DC to enter Phase 2 of COVID-19 vaccination plan earlier than expected

D.C. is opening COVID-19 vaccination appointments to the public sooner than expected.

The D.C. Health Department said Thursday afternoon that they sent out appointments to all registered D.C. residents eligible for appointments due to their job categories, “and determined that there were enough appointments remaining to begin offering appointments” to all residents 16 or older for next week.

All residents who have signed up for appointments in D.C.’s portal have been offered appointments, and Phase Two, for the public, will start Monday.

To sign up, go to vaccinate.dc.gov or call 855-363-0333.

Bowser expects 5-day in-school learning in fall

D.C. Mayor Muriel Bowser said in a statement Thursday that she expects D.C. schools will be open for five days a week of in-person instruction starting in the fall.

“We have stuck together through this pandemic — now, we need a strong citywide commitment to reopening this fall so that we can meet the social, emotional, and academic needs of all our students,” Bowser said.

DC Health also released guidelines for graduation ceremonies for pre-K to 12th grade and for colleges and universities.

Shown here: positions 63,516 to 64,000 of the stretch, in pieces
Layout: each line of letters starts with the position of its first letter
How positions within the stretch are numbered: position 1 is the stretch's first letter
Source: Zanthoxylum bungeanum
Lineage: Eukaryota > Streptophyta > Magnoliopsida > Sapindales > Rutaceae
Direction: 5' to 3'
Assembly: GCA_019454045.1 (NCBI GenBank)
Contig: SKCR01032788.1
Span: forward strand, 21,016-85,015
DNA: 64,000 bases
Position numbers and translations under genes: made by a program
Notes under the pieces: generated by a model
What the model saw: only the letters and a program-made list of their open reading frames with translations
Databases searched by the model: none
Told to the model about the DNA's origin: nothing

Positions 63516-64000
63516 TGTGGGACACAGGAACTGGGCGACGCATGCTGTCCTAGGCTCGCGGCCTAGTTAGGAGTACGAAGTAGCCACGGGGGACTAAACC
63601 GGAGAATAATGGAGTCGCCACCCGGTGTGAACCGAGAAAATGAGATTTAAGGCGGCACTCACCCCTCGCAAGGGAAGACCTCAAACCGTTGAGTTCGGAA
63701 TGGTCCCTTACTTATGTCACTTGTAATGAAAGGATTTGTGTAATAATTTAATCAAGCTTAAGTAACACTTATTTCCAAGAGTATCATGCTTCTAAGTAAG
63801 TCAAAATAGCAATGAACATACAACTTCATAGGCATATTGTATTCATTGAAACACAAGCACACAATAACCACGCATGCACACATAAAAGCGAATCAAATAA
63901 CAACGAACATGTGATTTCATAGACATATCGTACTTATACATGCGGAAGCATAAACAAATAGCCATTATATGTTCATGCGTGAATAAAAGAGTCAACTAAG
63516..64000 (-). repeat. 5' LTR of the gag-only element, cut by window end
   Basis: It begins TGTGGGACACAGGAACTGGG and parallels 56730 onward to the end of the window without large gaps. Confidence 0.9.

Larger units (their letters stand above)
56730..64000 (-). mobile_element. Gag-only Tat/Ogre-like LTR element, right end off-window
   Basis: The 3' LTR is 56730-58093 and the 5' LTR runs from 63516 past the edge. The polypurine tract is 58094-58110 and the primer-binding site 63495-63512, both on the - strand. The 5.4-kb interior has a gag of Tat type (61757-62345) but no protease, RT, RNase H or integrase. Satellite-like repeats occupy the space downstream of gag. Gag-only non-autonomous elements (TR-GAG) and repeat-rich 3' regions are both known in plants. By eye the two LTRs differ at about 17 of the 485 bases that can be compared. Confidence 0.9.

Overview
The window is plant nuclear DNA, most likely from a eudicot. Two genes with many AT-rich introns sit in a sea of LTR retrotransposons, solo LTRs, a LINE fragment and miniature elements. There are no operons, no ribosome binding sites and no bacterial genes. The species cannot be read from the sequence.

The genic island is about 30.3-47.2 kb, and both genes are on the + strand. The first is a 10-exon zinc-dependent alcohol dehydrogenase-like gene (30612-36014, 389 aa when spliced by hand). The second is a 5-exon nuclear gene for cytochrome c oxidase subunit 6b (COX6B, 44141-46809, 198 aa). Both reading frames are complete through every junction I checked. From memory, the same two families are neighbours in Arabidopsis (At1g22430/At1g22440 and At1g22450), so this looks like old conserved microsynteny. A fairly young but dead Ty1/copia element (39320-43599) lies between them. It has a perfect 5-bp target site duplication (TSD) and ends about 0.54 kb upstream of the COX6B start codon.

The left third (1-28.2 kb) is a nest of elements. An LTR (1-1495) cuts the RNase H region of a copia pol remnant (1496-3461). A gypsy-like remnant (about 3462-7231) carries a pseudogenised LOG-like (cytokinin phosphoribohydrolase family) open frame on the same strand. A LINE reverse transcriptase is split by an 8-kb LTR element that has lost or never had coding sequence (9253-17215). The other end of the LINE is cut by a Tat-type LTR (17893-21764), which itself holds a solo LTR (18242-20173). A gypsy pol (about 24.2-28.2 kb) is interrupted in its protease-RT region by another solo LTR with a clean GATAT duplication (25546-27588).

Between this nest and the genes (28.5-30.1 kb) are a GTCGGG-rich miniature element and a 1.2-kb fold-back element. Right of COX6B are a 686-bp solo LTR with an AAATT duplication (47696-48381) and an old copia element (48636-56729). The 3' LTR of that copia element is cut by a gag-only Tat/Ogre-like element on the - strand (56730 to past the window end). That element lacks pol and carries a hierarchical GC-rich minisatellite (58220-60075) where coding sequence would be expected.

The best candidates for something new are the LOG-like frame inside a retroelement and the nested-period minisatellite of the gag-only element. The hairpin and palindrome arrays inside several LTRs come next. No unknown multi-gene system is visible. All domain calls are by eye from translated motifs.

She also said her budget proposal would include a 3.6% increase to the Universal Per-Student Funding Formula, the main funding source for D.C. Public Schools, up to $2.2 billion. The mayor also announced changes to the formula, which she said would direct more money to students in more need. You can see the formula changes on her website.

She also said the D.C. school system would get an additional $386 million in emergency relief money from the American Recovery Plan.


More Coronavirus News

Looking for more information? D.C., Maryland and Virginia are each releasing more data every day. Visit their official sites here: Virginia | Maryland | D.C.


Rick Massimo

Rick Massimo came to WTOP, and to Washington, in 2012 after having lived in Providence, R.I., since he was a child. He went to George Washington University as an undergraduate and is regularly surprised at the changes to the city since that faraway time.

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